"We really believed we were going to need him in this playoffs. It's a war of attrition," Clark said of the organization's attitude. "If somebody in this group gets hurt, we think Chris is going to be the next guy."
"That was good enough for [general manager Glen Sather] and good enough for Torts," Clark said.
Thrust into a difficult situation, the precocious Kreider handled the transition with grace. Quick to dispel any notions of entitlement, the newbie vowed to "earn" whatever ice time he could.
The first time he was confronted with the sizable media contingent that waited around his stall at Madison Square Garden, he asked whether he could conduct interviews outside the dressing room. Out of respect to the players actually suiting up for Game 1 of the Eastern Conference quarterfinals -- Kreider was scratched until Game 3, when Carl Hagelin sat out the first of a three-game suspension -- he did not want to cause a distraction or give the impression that he deserved such attention.
"He's not a young man that gets his head full of a lot of things. He's extremely well grounded," said Dean Boylan, who coached Kreider at Phillips Academy Andover. "As good a hockey player as he is, he's every bit as good or better off the ice."
That maturity and respect has made an impression on teammates and coaches at every level.
He has consistently risen to the occasion in the big games (Kreider has also excelled on the international stage, playing for the U.S.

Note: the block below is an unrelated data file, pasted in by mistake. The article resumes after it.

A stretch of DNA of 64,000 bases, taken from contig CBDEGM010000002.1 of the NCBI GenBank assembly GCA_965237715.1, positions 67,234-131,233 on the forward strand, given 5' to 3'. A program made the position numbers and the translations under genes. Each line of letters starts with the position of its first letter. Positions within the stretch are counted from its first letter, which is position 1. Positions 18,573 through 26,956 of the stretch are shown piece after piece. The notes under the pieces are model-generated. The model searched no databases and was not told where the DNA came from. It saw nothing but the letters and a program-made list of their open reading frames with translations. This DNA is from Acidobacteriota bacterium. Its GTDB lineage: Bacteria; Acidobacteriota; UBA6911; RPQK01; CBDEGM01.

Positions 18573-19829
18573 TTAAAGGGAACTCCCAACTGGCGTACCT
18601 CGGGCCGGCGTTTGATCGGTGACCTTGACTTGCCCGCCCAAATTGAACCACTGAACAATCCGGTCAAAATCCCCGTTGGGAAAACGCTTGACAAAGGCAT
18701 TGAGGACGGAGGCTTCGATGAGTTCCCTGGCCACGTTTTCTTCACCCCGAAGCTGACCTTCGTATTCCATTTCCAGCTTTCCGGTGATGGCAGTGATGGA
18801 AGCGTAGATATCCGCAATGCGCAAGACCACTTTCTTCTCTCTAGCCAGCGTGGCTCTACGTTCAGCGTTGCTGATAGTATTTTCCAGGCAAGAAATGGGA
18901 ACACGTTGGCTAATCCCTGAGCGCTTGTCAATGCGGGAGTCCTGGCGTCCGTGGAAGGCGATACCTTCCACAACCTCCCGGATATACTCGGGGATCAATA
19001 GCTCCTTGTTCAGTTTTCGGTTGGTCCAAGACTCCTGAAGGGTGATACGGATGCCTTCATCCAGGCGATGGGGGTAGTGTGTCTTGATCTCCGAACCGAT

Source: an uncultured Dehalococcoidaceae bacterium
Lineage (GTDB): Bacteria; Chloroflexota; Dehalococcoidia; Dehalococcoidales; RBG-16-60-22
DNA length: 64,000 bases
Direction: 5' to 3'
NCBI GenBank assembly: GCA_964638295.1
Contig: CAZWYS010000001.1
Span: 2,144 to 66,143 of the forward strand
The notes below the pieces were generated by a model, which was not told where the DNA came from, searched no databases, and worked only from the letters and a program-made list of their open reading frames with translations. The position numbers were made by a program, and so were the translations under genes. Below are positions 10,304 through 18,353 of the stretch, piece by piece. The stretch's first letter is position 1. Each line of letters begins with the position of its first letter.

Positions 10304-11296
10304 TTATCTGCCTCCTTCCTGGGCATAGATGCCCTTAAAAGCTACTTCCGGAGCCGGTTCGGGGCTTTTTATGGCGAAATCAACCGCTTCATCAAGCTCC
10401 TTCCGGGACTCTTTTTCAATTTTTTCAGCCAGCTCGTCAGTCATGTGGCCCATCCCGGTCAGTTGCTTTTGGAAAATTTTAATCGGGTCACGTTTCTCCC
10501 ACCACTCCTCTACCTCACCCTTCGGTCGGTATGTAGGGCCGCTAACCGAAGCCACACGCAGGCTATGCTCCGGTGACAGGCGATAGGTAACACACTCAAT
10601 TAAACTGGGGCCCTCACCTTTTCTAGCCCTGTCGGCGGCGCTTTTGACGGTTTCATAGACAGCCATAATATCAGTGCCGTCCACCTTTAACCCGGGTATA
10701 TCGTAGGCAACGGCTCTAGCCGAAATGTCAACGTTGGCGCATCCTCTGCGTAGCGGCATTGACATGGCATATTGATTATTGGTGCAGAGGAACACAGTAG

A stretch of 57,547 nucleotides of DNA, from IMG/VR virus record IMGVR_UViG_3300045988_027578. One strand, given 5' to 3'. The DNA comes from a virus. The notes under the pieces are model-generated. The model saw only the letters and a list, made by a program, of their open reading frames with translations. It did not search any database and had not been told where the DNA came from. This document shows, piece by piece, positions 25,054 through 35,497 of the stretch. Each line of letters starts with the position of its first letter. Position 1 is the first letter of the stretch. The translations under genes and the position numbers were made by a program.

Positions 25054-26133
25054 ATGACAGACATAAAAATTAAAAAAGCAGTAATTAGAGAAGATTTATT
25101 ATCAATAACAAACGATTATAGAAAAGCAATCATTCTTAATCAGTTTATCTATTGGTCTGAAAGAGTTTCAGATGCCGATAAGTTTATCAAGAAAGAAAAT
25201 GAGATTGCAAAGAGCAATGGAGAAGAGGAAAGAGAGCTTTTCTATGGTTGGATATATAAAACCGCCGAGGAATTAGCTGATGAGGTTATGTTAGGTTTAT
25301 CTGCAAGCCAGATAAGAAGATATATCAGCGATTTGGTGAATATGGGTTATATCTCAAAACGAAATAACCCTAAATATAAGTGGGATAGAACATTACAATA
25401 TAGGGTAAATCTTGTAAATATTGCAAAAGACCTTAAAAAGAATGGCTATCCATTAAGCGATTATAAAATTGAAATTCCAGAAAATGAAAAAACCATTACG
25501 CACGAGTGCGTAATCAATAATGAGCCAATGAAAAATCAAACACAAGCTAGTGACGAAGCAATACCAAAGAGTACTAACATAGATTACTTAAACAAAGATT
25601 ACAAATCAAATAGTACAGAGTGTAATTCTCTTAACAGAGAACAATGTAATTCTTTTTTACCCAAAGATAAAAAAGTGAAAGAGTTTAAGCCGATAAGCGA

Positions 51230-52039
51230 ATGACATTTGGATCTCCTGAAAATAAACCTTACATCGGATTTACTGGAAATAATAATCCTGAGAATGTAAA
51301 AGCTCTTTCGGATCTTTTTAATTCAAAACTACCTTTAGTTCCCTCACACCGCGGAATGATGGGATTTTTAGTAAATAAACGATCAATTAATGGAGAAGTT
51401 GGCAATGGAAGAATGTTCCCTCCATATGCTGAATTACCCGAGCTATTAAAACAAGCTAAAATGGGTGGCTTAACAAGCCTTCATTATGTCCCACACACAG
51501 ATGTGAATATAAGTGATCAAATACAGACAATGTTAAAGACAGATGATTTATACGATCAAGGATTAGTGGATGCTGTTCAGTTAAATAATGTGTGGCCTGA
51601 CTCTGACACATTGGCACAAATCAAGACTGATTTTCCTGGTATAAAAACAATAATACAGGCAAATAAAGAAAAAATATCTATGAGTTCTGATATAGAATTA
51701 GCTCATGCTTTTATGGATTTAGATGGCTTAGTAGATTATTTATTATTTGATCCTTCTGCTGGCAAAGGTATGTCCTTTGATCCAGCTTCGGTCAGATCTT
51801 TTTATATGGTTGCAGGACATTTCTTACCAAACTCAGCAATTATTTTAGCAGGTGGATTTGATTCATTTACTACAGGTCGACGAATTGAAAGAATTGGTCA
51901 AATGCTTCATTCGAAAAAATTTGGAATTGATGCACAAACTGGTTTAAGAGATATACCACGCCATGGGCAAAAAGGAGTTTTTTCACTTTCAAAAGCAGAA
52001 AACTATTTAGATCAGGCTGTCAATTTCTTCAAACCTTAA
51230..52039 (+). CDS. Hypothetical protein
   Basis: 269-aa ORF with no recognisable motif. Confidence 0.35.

team in the 2010 World Championships and winning Gold at the World Junior Hockey Championships that same year) but is the first to talk up his teammates or deflect attention elsewhere. It's a function of the well-rounded upbringing fostered by parents David and Kathy Kreider.
"He's a humble kid and his parents have done a terrific job in raising him," said Boston College coach Jerry York. "He enjoys being part of a team. He knows it's not golf or tennis. He understands how important teammates are. He'll watch and observe to see how others handle things."
If Kreider's first inclination was to hang back and watch how his veteran teammates handled themselves, he has since become emboldened to solicit their advice.
"Before I kind of wanted to keep my mouth shut and hopefully I could pick up what was going on without asking questions," he said before letting out a sheepish laugh. "I'm a little more comfortable now. I probably ask too many questions."
That comfort level with his teammates has translated to his performance on the ice as well, and it could not have come at a better time. After the team lost speedy rookie Hagelin (three-game suspension) and integral checking-line center Brian Boyle (concussion) in the first round, Kreider seized the opportunity to make an impact.
"He has no fear. That's what I like about him," Tortorella said about him after a recent game. "The biggest thing is his mindset. He's not here to test the waters. He's here to make a difference."
And as Richards predicted after Kreider earned the famed Broadway hat with his first multipoint performance on Saturday, "You're going to see a little more Chris Kreider now."
The Rangers can only hope.